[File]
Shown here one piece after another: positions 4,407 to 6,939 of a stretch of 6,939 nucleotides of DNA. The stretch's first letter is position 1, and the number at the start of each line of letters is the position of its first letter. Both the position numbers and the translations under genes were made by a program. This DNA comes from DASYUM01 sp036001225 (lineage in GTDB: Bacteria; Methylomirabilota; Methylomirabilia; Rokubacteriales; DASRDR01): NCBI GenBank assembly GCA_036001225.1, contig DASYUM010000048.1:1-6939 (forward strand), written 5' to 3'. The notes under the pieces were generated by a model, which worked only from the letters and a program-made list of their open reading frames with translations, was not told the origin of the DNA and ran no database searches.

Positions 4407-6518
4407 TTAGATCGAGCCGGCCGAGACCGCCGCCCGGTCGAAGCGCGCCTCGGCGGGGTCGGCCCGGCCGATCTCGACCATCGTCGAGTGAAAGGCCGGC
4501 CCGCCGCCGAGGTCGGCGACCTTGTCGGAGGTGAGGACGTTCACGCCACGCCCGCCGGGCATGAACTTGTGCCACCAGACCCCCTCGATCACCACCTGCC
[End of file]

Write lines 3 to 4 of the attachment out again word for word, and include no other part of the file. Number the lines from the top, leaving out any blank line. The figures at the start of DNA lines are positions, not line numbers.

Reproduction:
4407 TTAGATCGAGCCGGCCGAGACCGCCGCCCGGTCGAAGCGCGCCTCGGCGGGGTCGGCCCGGCCGATCTCGACCATCGTCGAGTGAAAGGCCGGC
4501 CCGCCGCCGAGGTCGGCGACCTTGTCGGAGGTGAGGACGTTCACGCCACGCCCGCCGGGCATGAACTTGTGCCACCAGACCCCCTCGATCACCACCTGCC